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And yes, I've also been taught that the right way to say it is with the present participle, not the infinitive, but a simple google search shows that both are used in practice. The first one is not right, it sounds like awkward english. I would say that you are mistaking what you hear, perhaps it really is "meeting" not "meet". I can only half agree with Samdie's last paragraph.

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Expressions and choice of words might vary a great deals between communities. What sounds perfectly natural in, say, South Africa, would probably be quite weird in Northern Ireland. But whether a construction is grammatically correct or not should be pretty universal in the English speaking world.

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Log in up. Hi everyone I've been wondering about this rule for a long time and I still can't understand it, some English natives say :- I'm looking forward to meet you. I'm used to get up early. And other say : I'm looking forward to meeting you.

I'm used to getting up early. Are there any rules that tells you when to use the Inf form and when to add Ing to the verb? Please correct my mistakesthanks : - 00b6f46c, Nov 8, I personally would only use the second form, the first sounds wrong to me American English - now I will have to pay attention to whether anyone I know uses the first. Thanks so much : - 00b6f46c, Nov 8, You have taken grammatical explanation to an art form. Gets my vote. Thank you so much samdie! Lovely, I would say, I am looking forward to meeting you.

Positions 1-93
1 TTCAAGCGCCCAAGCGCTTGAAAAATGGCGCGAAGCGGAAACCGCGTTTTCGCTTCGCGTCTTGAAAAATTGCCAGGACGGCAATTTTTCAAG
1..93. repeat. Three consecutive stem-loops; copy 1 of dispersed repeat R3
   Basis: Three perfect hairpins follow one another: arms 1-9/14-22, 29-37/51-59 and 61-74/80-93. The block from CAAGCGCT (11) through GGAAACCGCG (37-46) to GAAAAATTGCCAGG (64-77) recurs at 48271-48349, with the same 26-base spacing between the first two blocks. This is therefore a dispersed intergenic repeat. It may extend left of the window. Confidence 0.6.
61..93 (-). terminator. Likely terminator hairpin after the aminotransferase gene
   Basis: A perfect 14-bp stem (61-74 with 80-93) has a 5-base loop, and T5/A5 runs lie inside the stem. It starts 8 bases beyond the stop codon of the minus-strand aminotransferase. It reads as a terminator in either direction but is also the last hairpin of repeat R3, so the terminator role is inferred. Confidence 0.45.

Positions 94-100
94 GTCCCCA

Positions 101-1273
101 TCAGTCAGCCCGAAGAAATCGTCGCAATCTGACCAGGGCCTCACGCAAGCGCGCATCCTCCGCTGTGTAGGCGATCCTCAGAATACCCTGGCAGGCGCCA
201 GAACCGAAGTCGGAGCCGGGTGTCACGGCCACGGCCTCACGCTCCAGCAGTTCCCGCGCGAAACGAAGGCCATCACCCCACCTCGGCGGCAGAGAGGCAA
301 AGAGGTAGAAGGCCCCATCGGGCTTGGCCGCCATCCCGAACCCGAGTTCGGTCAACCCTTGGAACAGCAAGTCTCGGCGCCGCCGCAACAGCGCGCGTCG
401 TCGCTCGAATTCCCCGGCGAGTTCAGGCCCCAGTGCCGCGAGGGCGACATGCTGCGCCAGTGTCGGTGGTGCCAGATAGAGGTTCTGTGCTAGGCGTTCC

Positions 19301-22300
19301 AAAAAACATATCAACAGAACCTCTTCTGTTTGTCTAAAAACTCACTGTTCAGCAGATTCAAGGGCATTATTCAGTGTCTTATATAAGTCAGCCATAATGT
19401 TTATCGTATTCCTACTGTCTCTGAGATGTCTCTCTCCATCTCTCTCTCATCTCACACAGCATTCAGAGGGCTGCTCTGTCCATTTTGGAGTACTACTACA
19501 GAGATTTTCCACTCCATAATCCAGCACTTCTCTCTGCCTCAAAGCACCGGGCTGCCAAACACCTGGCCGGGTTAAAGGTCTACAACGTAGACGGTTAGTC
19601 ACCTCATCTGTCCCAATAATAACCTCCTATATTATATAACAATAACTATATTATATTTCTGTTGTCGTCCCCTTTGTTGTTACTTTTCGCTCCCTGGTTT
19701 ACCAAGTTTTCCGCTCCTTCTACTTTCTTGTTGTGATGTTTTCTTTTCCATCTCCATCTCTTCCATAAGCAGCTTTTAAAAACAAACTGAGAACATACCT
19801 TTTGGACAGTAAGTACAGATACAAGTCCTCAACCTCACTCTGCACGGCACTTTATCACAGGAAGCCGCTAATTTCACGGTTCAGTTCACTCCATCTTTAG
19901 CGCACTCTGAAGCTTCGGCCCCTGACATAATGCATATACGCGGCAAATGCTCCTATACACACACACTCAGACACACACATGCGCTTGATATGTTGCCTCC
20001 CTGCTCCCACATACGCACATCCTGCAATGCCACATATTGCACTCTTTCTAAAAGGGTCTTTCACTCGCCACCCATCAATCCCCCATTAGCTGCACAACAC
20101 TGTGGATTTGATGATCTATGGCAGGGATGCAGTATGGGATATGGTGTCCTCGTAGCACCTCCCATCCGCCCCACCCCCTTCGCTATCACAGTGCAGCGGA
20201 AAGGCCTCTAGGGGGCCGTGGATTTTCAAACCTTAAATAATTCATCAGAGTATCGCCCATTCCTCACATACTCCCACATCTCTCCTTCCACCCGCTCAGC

I am not used to getting up early. Nice answer Sandy and I also agree on both counts. Very nice Sandy thanks a lot : - 00b6f46c, Nov 10, Thank looking forward to meeting new friends, Lovely. I bet the person said something like "I'm lookin' forward to meetin' you", we love shortening our words around here. Well that's a very important part yesero and it also gets me confused a lotthanks : - 00b6f46c, Nov 10, Hi, Lovely, Here are examples of correct English: 1.

I'm looking forward to meet you. Could be: I'm looking forward to meeting you.

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I'm eager to meet you. Could be: I'm used to getting up early.

Some useful links:

I usually get up early. Yes, very good I agree! Thanks pesta : - 00b6f46c, Nov 10, Hope this helps! This helped me, thanks : - 00b6f46c, Nov 10, We say I'm pleased to meet you I've arranged to meet you I'd like to meet you I'll tell you when I meet you etc and they are all correct, so I'm not surprised it's difficult to make sense of : "I'm looking forward to meet you" - sounding awful!

Samdie has given a good explanation, I'm just adding a little sympathy for all the learners! Thank you sally : - 00b6f46c, Nov 10, Yes you are correct about this.

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Someone translating from the Spanish will need to learn that the infiintive in Spanish is often tranlslated into English with the present continuous tense - FELIZ77, Nov 8, It can also be translated as I like to swim. Please correct bill, his English is almost perfect, but Thanks: - 00b6f46c, Nov 10, The first one could be "I used to get up early". Thank you : - 00b6f46c, Nov 10, I don't think any grammar book would say "I am looking forward to meet you" is correct. SpanishDict is the world's most popular Spanish-English dictionary, translation, and learning website.